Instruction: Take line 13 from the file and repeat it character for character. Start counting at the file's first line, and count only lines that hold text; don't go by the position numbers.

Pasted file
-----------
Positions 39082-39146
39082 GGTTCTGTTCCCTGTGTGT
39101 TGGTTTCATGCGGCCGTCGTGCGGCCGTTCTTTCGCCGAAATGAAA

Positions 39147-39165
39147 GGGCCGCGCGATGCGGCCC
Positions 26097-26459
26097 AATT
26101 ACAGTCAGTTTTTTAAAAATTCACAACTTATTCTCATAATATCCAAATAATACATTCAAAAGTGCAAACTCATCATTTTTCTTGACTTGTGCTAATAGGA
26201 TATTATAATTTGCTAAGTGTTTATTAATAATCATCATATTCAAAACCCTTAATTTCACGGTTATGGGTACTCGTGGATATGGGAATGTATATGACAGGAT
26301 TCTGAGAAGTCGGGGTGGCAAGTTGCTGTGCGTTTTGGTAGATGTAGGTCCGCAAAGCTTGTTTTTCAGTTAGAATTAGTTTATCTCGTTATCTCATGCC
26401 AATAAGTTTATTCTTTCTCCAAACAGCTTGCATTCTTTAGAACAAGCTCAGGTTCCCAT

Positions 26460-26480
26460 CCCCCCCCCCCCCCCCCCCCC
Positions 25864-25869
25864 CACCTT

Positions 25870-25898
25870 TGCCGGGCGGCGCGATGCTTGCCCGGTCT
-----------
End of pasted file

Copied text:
26460 CCCCCCCCCCCCCCCCCCCCC